August 2009 || 1-888-376-7136

[Volume 2, Issue 2]

Teaching Nutrition Through Gardening
Itís much easier to teach children to eat nutritious foods when you get them involved in the process of preparing foods in the kitchen, so itís no surprise that showing them how to grow foods works too. Teaching children about gardening is a great way to get kids interested in eating healthy foods.

Kids Learn About Nature, Nutrition Through Gardens

Providing healthy meals at school is half the battle, the other half is getting kids to appreciate good nutrition.  You can use gardening ideas to teach your students about nutrition:

  • Plant a classroom garden on the school grounds.
  • Use a small window garden to raise plants such as herbs and cherry tomatoes.
  • Arrange field trips to local farms or botanical gardens.
One Schoolís Experiment With Local Foods

A school in Portland Oregon experimented with local foods in order to improve the nutrition of school lunches and support the local economy. Some of the kids had never even eaten a fresh strawberry so eating more wholesome fresh foods was a new experience. Of course, there are always a few picky eaters wherever you go, but it looks like the kids gave great reviews to the new foods and the experiment was a success.

School Lunch Brings Home the Bacon

It’s encouraging that kids actually enjoyed eating local fresh foods and it helps the local economy.  But how do you get your school started?  The USDA offers some advice for going local (  Here’s just a few tips:

  • Contact your state or county department of agriculture to locate local farmers who produce the foods your school needs.
  • Work with a farmer’s co-op.  This reduces time spent calling individual farmers to place orders.
  • Locate a wholesaler who works with local farmers.
  • Expand the local foods trend to the classroom with school gardens, cooking classes and nutrition education.
Eating Less When Eating Out

Kids and school staff eat one or two meals at school every day, but they may be eating many of their other meals in restaurants.  Typically, restaurants serve larger portions and not always the healthiest foods so eating out frequently can really contribute to unwanted weight gain.  The National Restaurant Association has some terrific tips for watching calories when you eat at restaurants – great information for both teachers and students.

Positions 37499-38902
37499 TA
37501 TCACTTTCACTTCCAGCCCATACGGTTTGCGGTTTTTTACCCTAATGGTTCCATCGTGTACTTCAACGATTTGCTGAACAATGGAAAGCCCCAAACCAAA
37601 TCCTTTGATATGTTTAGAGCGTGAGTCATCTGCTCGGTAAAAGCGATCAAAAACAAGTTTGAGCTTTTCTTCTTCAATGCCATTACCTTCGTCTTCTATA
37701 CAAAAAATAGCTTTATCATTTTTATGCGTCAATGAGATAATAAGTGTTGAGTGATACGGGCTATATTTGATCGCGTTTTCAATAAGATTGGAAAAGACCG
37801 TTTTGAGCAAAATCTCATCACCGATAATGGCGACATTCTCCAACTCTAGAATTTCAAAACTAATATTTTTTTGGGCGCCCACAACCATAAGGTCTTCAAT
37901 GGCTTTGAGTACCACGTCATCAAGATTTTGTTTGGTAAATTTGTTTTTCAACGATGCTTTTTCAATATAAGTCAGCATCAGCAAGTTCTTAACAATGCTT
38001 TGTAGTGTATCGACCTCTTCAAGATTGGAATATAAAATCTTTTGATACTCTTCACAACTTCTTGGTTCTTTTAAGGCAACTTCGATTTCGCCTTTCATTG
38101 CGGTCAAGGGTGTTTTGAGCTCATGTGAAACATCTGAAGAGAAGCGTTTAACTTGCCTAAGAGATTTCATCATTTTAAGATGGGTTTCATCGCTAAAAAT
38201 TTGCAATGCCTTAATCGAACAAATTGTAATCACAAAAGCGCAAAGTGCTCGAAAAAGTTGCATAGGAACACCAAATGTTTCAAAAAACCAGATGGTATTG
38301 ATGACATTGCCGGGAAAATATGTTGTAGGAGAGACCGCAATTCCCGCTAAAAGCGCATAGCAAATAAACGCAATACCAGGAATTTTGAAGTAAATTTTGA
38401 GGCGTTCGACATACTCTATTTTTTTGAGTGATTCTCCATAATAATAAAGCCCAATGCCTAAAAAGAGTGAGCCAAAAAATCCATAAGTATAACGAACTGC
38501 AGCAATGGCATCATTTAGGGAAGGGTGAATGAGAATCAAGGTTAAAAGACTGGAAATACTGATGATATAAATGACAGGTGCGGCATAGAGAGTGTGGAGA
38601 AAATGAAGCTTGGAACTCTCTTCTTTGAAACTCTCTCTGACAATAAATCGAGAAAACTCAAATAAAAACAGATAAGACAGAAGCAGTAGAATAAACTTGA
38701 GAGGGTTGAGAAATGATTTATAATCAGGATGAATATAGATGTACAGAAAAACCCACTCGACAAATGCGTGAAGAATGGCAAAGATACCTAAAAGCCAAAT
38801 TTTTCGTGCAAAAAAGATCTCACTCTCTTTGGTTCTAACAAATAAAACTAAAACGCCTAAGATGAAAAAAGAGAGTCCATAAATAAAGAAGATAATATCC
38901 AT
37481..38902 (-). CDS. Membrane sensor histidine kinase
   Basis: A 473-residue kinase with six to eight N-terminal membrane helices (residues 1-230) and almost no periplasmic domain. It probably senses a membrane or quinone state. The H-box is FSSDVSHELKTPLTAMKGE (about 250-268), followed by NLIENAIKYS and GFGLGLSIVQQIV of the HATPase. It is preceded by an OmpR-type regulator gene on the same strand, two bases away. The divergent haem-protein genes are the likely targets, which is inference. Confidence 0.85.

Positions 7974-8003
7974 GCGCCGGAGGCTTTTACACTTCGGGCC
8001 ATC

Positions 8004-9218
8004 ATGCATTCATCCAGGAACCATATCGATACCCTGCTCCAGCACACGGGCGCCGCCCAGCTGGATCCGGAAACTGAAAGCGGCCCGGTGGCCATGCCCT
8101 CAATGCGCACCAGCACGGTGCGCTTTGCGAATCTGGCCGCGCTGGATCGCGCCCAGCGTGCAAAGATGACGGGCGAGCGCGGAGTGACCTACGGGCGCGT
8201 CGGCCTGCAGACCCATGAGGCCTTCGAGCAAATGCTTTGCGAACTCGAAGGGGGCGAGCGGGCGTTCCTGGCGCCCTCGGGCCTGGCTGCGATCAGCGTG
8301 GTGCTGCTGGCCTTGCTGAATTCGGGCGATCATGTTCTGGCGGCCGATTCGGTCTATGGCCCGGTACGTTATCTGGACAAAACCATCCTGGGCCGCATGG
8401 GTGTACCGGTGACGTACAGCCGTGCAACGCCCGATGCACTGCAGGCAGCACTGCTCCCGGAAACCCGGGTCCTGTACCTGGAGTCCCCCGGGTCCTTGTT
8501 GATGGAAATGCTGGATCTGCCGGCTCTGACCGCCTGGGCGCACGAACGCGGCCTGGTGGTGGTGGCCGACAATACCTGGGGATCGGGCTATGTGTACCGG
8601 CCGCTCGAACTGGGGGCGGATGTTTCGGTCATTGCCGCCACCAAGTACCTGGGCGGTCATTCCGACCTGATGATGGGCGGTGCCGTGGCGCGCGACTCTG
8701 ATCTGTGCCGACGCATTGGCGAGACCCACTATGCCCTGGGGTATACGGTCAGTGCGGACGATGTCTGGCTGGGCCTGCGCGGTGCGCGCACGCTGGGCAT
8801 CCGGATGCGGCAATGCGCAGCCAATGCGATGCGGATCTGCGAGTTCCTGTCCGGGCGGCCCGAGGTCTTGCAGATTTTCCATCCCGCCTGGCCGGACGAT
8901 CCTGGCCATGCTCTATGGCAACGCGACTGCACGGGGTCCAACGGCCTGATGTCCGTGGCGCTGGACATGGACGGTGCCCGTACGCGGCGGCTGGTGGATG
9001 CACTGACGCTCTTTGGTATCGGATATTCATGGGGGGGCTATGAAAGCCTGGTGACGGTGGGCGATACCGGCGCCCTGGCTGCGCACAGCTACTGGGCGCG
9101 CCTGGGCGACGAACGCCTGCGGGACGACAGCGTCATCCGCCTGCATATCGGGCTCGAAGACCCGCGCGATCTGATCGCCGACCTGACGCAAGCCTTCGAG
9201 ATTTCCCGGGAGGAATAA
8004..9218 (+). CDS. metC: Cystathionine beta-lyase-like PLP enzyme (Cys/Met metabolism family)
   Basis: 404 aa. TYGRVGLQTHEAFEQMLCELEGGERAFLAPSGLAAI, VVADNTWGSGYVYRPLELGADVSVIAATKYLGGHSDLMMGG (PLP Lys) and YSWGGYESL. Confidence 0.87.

Want to Watch Calories When Dining Out?

Talking about cutting calories and making healthy choices at restaurants may be a great topic for health and family and consumer education classes. Here are a few teaching tips for eating out.
  • Talk about healthy restaurant choices in health classes (don’t forget about fast food restaurants).
  • Teach serving sizes with visual tools ( so kids can figure out how many servings are really on that restaurant’s plate.
  • Serving appropriate portion sizes at school lunch can reinforce knowledge of healthy serving sizes.
How Awesome is Aurora

Aurora is the only web-based system of its kind.  Take a look at these testimonials to see how made an impact for these schools.

Nutrient Facts Ė Calcium

Calcium is the most abundant mineral in the human body. Almost all calcium is stored in the bones and teeth.  Only about 1% of the calcium in your body is in the blood, muscles and the fluid between your cells.  Calcium is needed for strong bones and teeth, plus it plays an important role in normal blood clotting, muscle contraction, hormonal secretion and nervous system function. 
Calcium is found in dairy products such as milk, cheese and yogurt.  You’ll also find calcium in dark green vegetables, whole sardines and calcium fortified foods such as breakfast cereal and some brands of orange juice.  Your body also needs plenty of vitamin D in order to absorb and use calcium. 
Your body constantly breaks down and rebuilds your bones to keep them strong. When you're young, your body builds up calcium as fast as it removed it from the bone, that’s why it’s so important for kids to get enough calcium from a healthy diet. When you get older, your body tends to resorb more calcium than it puts back so you're at a greater risk for osteoporosis.   Calcium supplements are often recommended for women to help prevent osteoporosis.  They’re generally safe and readily available over the counter, but supplements of any kind shouldn’t be used in place of healthy food sources of vitamins and minerals.

Source:  Calcium Fact Sheet – National Institutes for Health

More About School Lunches and Healthy Kids

Dietary Recommendations for Healthy Children

10 Ways to Raise Food-Smart Kids
Five Power Foods All Kids Need

Healthy Foods and Snacking
About Shereen Jegtvig

Shereen Jegtvig is a health and nutrition writer with two decades of experience counseling people on nutrition and diet.  She has a master’s degree in human nutrition and is a member of the American Dietetic Association.   Shereen writes about nutrition for the large website ( and is co-author of Superfoods for Dummies